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Holy S**t! What a Mac!

I got my first Mac in 2006, a 17” MacBook Pro. Since then, I’ve not bought a Windows PC of any kind. I’ve owned several Macs and tried to keep a fairly recent iMac in my office and a MacBook Pro for when I’m on the go. My current portable is a late 2013, 15” MacBook Pro with Retina display. Until recently, I’ve had a late 2009, 27” iMac in my office. It served me quite well with its quad-core Core i7 processor, 16 gigs of RAM and 512 GB SSD (I added the SSD myself). When I first got it, I thought it was the best Mac a body could own. It performed very well, especially after I swapped the 1 TB hard drive for the SSD. I was 100% satisfied with the machine until I got my latest MBP. You see, once you start using a Retina display, all other displays look like crap. So, when Apple announced the 5K iMac in 2014 my techno-lust reared its ugly head again.

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Raspberry Pi 3: Now a Legitimate Desktop Computer for $200!

The latest hardware offering from the Raspberry Pi Foundation, the Raspberry Pi version 3 crosses a major threshold. This new device is now a real computer capable of running a real, modern desktop operating system. I immediately pre-ordered one when I saw the specs: 1.2 GHz quad-core ARM processor, 1 GB RAM, built-in 802.11n Wi-Fi, Bluetooth 4.1, HDMI, 10/100 Ethernet and four USB ports.

When it arrived yesterday I tore my office and then a few other nooks apart looking for a Micro-SD card to burn a boot image onto. No luck. Unbelievable. I had to go the the Family Dollar store at 21:30 to buy the only card within 10 miles of my rural-suburban home at that time of day. Still, I got a couple SanDisk 8 GB cards for $10 each. It seems in today's world of portable electronics; Micro-SD cards are harder to hold onto than AA batteries. Armed with fresh media, I downloaded three or four operating systems of varying purpose and architecture.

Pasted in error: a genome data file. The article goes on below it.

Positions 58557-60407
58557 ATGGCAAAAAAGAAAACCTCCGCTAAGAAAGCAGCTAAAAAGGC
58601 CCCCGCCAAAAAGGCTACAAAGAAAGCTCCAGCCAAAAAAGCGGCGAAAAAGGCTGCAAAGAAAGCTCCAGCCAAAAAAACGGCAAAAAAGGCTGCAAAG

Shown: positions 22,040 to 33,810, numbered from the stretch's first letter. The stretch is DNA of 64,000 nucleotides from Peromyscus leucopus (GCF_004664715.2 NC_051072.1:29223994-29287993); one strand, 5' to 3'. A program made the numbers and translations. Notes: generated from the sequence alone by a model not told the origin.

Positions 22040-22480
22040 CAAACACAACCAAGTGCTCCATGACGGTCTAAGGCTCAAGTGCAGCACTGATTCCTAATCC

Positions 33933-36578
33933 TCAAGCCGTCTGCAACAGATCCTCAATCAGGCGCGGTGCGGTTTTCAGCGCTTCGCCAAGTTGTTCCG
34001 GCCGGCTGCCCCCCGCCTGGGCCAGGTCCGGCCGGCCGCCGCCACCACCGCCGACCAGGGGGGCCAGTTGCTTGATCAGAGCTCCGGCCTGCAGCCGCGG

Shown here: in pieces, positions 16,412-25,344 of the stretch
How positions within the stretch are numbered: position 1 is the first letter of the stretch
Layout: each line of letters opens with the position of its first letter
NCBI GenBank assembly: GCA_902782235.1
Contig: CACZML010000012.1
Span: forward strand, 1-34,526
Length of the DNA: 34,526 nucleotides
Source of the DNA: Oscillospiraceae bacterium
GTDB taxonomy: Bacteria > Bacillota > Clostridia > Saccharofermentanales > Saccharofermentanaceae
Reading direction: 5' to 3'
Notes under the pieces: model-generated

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Why Can’t Apple Make a Keyboard Like this?

Logitech's K811 "Easy Switch" KeyboardHere’s the deal. I have a shortlist of musts for a keyboard: 

  • Bluetooth (I mean, wires? Really?)
  • iOS & OS X compatibility
  • Sturdy (well-made)
  • Backlit

Bluetooth is a must for two reasons: 1) Wireless means less desktop clutter and adds freedom of movement and 2) Bluetooth built-in to all modern Macs and iOS devices means NO DONGLE to occupy a USB port and ultimately lose.  Also, I want a keyboard that works well with OS X and iOS. The more iOS-specific keys the better, but a keyboard “Home Button” is an absolute must. I know, COMMAND + H is the same as pressing the iPad’s Home button, but having a dedicated key is much handier and there’s no key combos to remember. A sturdy, well-made keyboard goes without saying. I’ve wasted too much money on “bargain” keyboards with lots of great features only to abandon it because the keys were mushy and/or the whole keyboard was flimsy. I also really like a keyboard with a backlight. All too often I find myself in a dark setting and I’m not a good enough touch-typist to be anywhere near accurate without an occasional glance down to get my bearings. When using a keyboard that isn’t backlit, I sometimes find myself holding my keyboard up to the screen to see where things are.

Apple’s wireless keyboard only checks 2 ½ of the four boxes.

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This Mac Guy LOVES Microsoft!... (Office)

I think the last time I said something nice about Microsoft was when Windows NT 3.1 was released in 1993. Well, that’s probably a bit of an exaggeration, but I think it’s fairly safe to say I haven’t sent many flowers Redmond’s way any time recently. Today, however, I’m reminded of that famous Macworld presentation Steve Jobs made shortly after his triumphant return to Apple in 1997. You know the one. Jobs was on stage in the foreground with the giant video call to Bill Gates behind him. In retrospect, the chorus of boos from the Mac faithful was pretty embarrassing. After all, (and unbeknownst to the crowd in attendance), Mr. Gates had just pumped $150 million into the quite nearly financially ruined Apple. Anyway, Jobs retorted the Mac crowd by schooling them to forget the idea that in order for Apple to win, Microsoft had to lose. The battle for the desktop, if indeed there ever was one, had been settled for years. With hundreds of millions of installations and a 95+ percent market share worldwide, Windows had become the undeniable ruler of the desktop operating system domain. What Mr. Jobs so pointedly told Macheads that day is that there’s room in the tech world for everybody to do great things. I just wanted to remind you MacTexans about that before my next declaration.